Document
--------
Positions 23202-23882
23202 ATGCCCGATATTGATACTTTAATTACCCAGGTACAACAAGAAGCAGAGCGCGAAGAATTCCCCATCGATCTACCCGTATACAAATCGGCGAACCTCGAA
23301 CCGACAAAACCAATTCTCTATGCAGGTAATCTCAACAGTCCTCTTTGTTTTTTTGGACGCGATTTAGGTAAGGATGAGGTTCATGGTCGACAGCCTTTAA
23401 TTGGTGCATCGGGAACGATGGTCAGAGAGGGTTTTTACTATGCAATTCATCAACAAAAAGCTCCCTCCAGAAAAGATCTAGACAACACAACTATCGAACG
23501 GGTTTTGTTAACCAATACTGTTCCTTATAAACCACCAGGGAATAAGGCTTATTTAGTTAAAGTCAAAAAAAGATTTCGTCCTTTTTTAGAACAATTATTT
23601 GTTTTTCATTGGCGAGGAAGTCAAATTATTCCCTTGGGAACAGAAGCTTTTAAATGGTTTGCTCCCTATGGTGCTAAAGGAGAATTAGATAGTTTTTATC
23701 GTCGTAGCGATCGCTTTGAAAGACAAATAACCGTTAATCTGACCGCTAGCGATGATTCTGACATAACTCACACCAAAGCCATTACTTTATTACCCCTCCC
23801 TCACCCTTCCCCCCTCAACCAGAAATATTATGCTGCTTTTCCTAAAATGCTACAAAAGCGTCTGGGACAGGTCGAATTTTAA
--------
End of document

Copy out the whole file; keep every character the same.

Positions 23202-23882
23202 ATGCCCGATATTGATACTTTAATTACCCAGGTACAACAAGAAGCAGAGCGCGAAGAATTCCCCATCGATCTACCCGTATACAAATCGGCGAACCTCGAA
23301 CCGACAAAACCAATTCTCTATGCAGGTAATCTCAACAGTCCTCTTTGTTTTTTTGGACGCGATTTAGGTAAGGATGAGGTTCATGGTCGACAGCCTTTAA
23401 TTGGTGCATCGGGAACGATGGTCAGAGAGGGTTTTTACTATGCAATTCATCAACAAAAAGCTCCCTCCAGAAAAGATCTAGACAACACAACTATCGAACG
23501 GGTTTTGTTAACCAATACTGTTCCTTATAAACCACCAGGGAATAAGGCTTATTTAGTTAAAGTCAAAAAAAGATTTCGTCCTTTTTTAGAACAATTATTT
23601 GTTTTTCATTGGCGAGGAAGTCAAATTATTCCCTTGGGAACAGAAGCTTTTAAATGGTTTGCTCCCTATGGTGCTAAAGGAGAATTAGATAGTTTTTATC
23701 GTCGTAGCGATCGCTTTGAAAGACAAATAACCGTTAATCTGACCGCTAGCGATGATTCTGACATAACTCACACCAAAGCCATTACTTTATTACCCCTCCC
23801 TCACCCTTCCCCCCTCAACCAGAAATATTATGCTGCTTTTCCTAAAATGCTACAAAAGCGTCTGGGACAGGTCGAATTTTAA